Hailed as Daniel Craig’s final appearance as James Bond and marking the 25th film in the 007 franchise, No Time to Die had a lot to live up to. When the film finally released after countless pandemic pushbacks, No Time to Die delivered on its promise and brought a lot to the table. A new 007 in Nomi (Lashana Lynch), a terrifying villain, Safin (Rami Malek), and to Bond’s surprise, a daughter that shares his unmistakable striking blue eyes. But among the new plotlines, bloodlines, and characters, one key player stood above the rest: CIA agent Paloma, played by Ana de Armas.
First alluded to by Felix Leiter (Jeffrey Wright), as his CIA contact in Cuba, Bond gets the chance to meet her in person when he arrives to crash a Spectre gathering. After only seeing brief footage of Paloma throughout the numerous trailers for the film, it’d be easy to assume Ana de Armas would portray the spy as a no-nonsense badass with no time for fun and games. But from the moment we meet her in Cuba, her bubbly persona is a pleasant surprise. She is overflowing with excitement as she eagerly tells Bond it is her “first big mission.” Her enthusiastic energy playing off Bond’s usual cool and reserved demeanor only enhances her personality.
It might appear from de Armas’ glamorous appearance that she is just the new Bond girl for No Time to Die, but Paloma quickly puts such thoughts to rest as she rejects Bond’s advances and hands him a tux instead. Despite her limited screen time, de Armas does monumental work to defy the Bond girl trope through her performance. After reiterating that she is new to the trade, having only three weeks training, Paloma proceeds to mop the floor with a swarm of Spectre agents, looking not even a little shaken or stirred afterward. It’s a note to both viewers and Bond himself that, effervescent personality aside, Paloma is more than capable of holding her own.
A Unique Chemistry
Honing their unique chemistry from Knives Out, Ana de Armas and Daniel Craig prove once again to be the perfect dynamic duo for any genre. While Craig again finds himself in the more experienced, quasi-mentor role in No Time to Die, it becomes apparent that de Armas doesn’t need much help, consistently surprising him with her capabilities and resourcefulness.
In Knives Out, Marta (de Armas) is trying to cover her tracks from Detective Benoit Blanc (Craig) even though she knows she is innocent. This makes for quite the intriguing dynamic as Blanc wants Marta to be his Watson during the investigation. As a result, Marta winds up trying to bury the lede of the very mystery she is helping Blanc to solve. During this investigation we see the same flare of resourcefulness and quick-thinking that Paloma demonstrates when she captures Valdo Obruchev (David Dencik) by ramming a car into the wooden platform he is on, collapsing it and securing Obruchev in the aftermath. Both Bond and Blanc are surprised by de Armas’ character’s actions but impressed nonetheless. This leads to the reclusive, private mentor figure (Bond/Blanc) opening up, little by little, to Paloma/Marta and forming a “bond” if you will.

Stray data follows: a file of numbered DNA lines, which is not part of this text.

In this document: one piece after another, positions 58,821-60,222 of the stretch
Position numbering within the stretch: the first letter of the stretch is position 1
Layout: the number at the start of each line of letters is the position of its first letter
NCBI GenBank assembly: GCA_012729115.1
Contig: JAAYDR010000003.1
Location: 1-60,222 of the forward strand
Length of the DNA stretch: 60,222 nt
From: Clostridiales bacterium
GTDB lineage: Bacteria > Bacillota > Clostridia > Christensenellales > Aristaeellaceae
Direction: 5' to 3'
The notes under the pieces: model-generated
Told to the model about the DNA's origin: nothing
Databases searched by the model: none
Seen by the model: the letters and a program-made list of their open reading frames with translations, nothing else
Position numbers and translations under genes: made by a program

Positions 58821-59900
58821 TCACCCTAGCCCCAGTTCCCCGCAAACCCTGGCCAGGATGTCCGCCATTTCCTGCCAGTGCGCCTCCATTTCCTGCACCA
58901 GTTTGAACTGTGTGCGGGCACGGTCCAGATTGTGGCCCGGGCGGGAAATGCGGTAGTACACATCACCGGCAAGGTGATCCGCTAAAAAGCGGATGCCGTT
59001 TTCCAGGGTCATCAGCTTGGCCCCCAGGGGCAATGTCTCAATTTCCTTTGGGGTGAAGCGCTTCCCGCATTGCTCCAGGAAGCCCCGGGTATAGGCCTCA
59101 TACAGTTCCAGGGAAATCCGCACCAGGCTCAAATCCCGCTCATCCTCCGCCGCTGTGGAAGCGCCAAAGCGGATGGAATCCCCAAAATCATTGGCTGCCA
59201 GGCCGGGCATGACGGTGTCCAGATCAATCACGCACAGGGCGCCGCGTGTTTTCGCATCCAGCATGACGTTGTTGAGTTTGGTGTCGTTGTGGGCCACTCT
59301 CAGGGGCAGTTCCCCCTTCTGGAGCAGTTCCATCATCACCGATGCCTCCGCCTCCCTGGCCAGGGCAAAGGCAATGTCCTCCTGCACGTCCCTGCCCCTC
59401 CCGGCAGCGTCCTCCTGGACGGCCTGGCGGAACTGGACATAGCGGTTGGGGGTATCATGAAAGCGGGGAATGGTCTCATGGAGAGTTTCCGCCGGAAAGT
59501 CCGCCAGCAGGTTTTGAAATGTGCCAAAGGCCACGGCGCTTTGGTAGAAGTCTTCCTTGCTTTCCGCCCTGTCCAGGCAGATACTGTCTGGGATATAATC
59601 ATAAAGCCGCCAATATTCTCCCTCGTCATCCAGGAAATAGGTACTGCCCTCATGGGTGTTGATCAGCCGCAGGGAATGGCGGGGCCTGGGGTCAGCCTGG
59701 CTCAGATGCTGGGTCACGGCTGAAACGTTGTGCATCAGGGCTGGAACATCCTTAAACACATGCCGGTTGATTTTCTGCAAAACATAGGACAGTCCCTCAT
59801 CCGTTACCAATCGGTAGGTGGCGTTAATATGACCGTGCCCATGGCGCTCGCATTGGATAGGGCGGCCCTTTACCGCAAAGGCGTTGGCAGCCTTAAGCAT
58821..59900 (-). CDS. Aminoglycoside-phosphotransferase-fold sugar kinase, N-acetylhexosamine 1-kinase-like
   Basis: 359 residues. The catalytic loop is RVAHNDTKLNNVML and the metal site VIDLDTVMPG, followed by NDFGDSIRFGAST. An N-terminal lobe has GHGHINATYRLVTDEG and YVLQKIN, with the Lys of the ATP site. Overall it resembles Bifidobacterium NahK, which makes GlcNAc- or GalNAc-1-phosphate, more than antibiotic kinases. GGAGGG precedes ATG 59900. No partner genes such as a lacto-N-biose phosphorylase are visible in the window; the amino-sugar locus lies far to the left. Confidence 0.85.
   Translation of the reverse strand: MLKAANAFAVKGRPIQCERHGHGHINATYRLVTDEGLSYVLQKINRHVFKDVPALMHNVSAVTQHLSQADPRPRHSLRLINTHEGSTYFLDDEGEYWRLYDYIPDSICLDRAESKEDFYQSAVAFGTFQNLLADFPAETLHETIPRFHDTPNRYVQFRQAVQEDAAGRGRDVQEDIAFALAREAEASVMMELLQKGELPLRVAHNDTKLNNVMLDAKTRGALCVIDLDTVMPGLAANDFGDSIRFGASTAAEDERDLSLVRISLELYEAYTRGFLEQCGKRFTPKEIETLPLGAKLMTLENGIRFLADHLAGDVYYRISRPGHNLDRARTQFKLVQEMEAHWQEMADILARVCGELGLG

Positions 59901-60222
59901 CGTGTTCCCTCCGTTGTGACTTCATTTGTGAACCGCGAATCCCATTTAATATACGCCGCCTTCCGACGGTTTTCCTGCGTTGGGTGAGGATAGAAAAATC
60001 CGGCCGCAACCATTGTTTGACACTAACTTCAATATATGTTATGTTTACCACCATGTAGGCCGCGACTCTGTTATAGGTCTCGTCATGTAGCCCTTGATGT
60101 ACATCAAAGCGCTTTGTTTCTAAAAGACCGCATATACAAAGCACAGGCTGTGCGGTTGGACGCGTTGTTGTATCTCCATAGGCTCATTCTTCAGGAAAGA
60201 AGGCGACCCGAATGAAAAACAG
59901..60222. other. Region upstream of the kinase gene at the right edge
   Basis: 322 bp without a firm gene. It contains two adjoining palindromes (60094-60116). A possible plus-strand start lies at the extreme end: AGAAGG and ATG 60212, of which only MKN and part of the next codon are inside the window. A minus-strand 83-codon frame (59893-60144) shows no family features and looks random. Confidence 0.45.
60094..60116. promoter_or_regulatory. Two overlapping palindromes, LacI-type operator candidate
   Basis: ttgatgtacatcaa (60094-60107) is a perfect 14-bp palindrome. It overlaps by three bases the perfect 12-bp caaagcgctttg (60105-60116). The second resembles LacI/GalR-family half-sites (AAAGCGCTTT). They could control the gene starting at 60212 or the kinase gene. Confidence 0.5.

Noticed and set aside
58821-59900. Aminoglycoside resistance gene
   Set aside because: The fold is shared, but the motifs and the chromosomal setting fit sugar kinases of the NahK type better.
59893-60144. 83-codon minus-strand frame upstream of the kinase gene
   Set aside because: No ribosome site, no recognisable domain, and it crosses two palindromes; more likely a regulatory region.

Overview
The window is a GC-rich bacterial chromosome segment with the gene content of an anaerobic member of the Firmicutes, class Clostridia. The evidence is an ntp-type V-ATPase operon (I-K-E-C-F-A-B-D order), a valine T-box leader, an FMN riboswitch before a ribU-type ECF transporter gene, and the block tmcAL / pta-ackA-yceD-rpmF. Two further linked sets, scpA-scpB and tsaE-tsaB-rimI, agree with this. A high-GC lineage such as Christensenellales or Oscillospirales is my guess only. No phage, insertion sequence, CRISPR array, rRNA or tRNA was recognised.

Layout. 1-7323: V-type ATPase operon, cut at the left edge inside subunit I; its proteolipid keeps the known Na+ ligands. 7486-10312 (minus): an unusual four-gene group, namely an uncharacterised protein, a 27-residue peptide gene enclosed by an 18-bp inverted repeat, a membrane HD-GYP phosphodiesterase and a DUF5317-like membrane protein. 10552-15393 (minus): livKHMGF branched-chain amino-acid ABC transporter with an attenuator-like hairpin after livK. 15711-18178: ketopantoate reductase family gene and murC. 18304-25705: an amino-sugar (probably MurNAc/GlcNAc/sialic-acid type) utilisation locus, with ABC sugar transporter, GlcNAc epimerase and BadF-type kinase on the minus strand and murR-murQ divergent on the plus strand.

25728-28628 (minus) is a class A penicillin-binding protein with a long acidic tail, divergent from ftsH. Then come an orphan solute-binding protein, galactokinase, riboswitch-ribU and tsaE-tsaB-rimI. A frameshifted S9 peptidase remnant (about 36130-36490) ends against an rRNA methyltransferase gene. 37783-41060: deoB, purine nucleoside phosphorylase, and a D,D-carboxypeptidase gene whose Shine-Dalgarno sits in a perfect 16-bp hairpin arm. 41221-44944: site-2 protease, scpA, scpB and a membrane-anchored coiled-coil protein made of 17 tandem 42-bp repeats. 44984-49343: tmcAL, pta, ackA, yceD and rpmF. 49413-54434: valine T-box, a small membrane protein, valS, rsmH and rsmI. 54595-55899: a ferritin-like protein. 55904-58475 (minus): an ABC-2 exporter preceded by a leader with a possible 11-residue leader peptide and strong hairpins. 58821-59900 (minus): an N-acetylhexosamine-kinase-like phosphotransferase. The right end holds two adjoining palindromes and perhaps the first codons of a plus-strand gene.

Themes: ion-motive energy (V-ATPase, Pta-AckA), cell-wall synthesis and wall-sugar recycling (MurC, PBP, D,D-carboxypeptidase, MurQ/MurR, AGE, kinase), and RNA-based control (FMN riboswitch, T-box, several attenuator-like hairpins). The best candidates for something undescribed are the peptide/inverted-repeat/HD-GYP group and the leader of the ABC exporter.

Different Perspectives of the Same Story
What makes their dynamic so compelling is that we get to see two perspectives of the same story. Through Craig’s eyes, we see the facts and the information as they’re given. Cold and calculating. An older and more experienced viewpoint. From de Armas’ perspective, we see the situation through brighter eyes. An optimistic viewpoint without naïveté that can handle anything thrown her way. Paloma and Marta are great partners to their respective Craig characters because they keep the experienced and occasionally cocky Bond/Blanc humble. While Craig’s characters are certified professionals in their field, they realize a thing or two can be learned from their mentee (Paloma/Marta). It is this revelation that makes for such a strong and genuinely delightful relationship.
It should be reiterated that Paloma isn’t a subordinate or a lover in relation to Bond, she’s an equal. If you comb through the past four Craig Bond films you may notice the female characters fall into either of the two categories and on some occasions, both. Ana de Armas crafts Paloma into a superspy equivalent to Bond. After tackling their designated horde of enemy agents and still amid the swirl of chaos, Paloma and Bond pause for a quick drink. It’s a humorous scene and something you’d only find in a Bond film, but regardless it provides a moment of recognition for the two as they admire the other’s work.
After Paloma and Bond have secured Obrachev and escaped from the Spectre massacre fiasco, Paloma bids Bond farewell and good luck to which he replies with a firm handshake, stating, “You were excellent.” Bond’s respect isn’t easily gained as we have come to know but if anyone is deserving of it, it’s Paloma. As Bond leaves Cuba to continue the mission, one has to wonder what’s next for Paloma. De Armas’ performance as Paloma was so captivating that despite only being in one scene of the nearly three-hour Craig Bond finale, she became a major highlight of the film and a fan-favorite character. De Armas crafted Paloma into something new for the 007 brand. In a world where action movie heroes like James Bond, John Wick, and Jason Bourne reign as box office kings, it’s entirely possible that a star as charismatic as de Armas could ditch the Bond title entirely and guide Paloma into an action franchise of her own.